Breathwork: the next big thing in wellness or a load of hot air?
Breathwork. It may sound like the name of a long-lost ’80s hair metal band, but it’s actually one of the latest buzz trends in health and wellness.
According to its fans, breathing techniques – or breathwork – can relieve stress, improve your emotional state, and resolve sleep issues, among other things.
Naturally, celebs love it and it’s big on social media. And the trend links in with our increased focus on mindfulness practices such as yoga during the pandemic. As a practitioner told The Guardian: “Right now, breathing is hot.”
But why all the fuss about breathing – something we do around 20 times per minute without even thinking about it? And can breath training actually benefit your physical and mental health?
What is breathwork?
Breathwork is a catch-all term for guided breath exercises, or conscious changes to breathing patterns, used for well-being purposes. These exercises can be as simple as bringing awareness to your breath (or mindful breathing), through to cycles of holding your breath, “controlled” hyperventilation and even slightly more extreme concepts like rebirthing.
Some breathwork variations stem back to yoga and others to alternative therapies developed in the 1960s and ’70s.
What are the benefits of breathwork?
It’s important to note that, at this stage, there are no long-term studies to back up the claimed benefits of breathwork.
Breathwork can take many forms. Try taking a Deep Breath with Ally Bogard to calm your mind and relax your body.
Proponents contend it can be a therapeutic tool for mind and body including lowering blood pressure, reversing physical stress responses, treating depression, anxiety and PTSD, easing respiratory conditions (such as asthma), and boosting the immune system.
There are also some rather ambitious claims by practitioners that breathwork can treat infectious diseases and chronic illnesses.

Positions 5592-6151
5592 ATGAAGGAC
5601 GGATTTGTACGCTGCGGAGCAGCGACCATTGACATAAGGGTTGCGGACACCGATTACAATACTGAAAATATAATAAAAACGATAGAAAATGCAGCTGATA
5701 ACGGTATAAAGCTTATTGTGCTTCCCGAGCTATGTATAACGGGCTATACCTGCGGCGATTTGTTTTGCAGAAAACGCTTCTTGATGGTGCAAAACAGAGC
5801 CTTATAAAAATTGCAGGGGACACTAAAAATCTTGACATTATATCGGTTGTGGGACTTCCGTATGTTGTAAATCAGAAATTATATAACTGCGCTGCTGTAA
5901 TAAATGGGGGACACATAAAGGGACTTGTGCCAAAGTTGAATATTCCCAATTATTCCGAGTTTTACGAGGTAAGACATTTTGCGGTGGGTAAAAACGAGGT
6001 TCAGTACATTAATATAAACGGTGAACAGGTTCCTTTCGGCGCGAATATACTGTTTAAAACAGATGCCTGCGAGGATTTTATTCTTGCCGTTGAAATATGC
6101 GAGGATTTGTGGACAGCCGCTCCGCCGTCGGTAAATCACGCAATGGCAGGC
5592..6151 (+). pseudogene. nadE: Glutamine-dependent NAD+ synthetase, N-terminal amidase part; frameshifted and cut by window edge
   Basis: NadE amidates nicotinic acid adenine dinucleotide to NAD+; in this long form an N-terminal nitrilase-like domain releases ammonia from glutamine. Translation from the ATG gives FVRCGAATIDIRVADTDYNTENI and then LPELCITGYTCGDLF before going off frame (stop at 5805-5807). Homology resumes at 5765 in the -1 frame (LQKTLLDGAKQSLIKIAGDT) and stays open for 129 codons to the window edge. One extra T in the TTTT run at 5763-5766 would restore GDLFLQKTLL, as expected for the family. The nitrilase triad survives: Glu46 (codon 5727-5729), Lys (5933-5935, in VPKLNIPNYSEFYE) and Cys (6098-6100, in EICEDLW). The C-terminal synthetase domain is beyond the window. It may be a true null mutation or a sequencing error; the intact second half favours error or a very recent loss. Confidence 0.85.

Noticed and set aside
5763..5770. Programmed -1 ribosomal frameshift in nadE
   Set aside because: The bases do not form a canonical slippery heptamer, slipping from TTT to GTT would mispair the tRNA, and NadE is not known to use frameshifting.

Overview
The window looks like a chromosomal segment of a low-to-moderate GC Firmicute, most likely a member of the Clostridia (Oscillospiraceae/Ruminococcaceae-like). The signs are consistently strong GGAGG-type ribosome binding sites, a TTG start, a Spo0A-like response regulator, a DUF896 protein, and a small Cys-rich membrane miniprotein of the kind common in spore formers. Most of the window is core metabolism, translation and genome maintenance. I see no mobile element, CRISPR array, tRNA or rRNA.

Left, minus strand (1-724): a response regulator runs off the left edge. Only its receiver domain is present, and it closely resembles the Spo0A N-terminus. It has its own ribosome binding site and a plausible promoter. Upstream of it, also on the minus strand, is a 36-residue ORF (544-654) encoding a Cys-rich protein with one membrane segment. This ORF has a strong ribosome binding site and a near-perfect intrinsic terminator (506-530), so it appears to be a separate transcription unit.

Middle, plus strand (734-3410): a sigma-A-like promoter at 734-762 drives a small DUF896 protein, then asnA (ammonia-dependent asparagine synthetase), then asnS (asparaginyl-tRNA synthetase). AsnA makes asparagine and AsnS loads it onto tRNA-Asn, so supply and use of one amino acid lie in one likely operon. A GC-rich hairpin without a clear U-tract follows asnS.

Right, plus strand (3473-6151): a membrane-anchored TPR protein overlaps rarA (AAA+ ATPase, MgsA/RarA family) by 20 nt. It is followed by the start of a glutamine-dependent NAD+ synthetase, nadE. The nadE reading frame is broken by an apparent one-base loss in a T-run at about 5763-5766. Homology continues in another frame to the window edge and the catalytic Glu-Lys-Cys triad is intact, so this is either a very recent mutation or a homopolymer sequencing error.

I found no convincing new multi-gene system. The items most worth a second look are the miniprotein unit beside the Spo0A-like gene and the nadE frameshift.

But while large-scale scientific research to support these claims is so far lacking, there are some interesting smaller studies that suggest breathwork can have positive outcomes.
On the mental health side of things, small studies published in recent years found that:
Slow breathing may help alleviate stress and reduce symptoms of depression
Yoga breathing may help veterans suffering from PTSD
Diaphragmatic breathing may reduce anxiety.
Studies also found possible physical benefits such as:
Slow breathing may help reduce blood pressure/hypertension
Deep breathing may control pain and nausea
Diaphragmatic breathing may reduce reflux and gas.
Again, it’s important to note that many of these small studies suggest only short-term benefits or improvements.
Is breathwork right for me?
Before you start hyperventilating right there on the sofa, take a deep breath…
At Centr, we’re big fans of using an awareness of breath to focus your thoughts and emotions. Breathing can also help regulate your workout performance – such as exhaling when lifting weight and inhaling as you lower it, or providing a pace and rhythm to your Pilates movements.
However, if you have conditions that could potentially be worsened by changes in your breathing patterns (such as asthma or vertigo), breathwork may not be for you – and you should definitely seek out medical advice before giving it a go.
Before you make any changes to your health and well-being program, you should consult with your doctor. Breathwork is no different.
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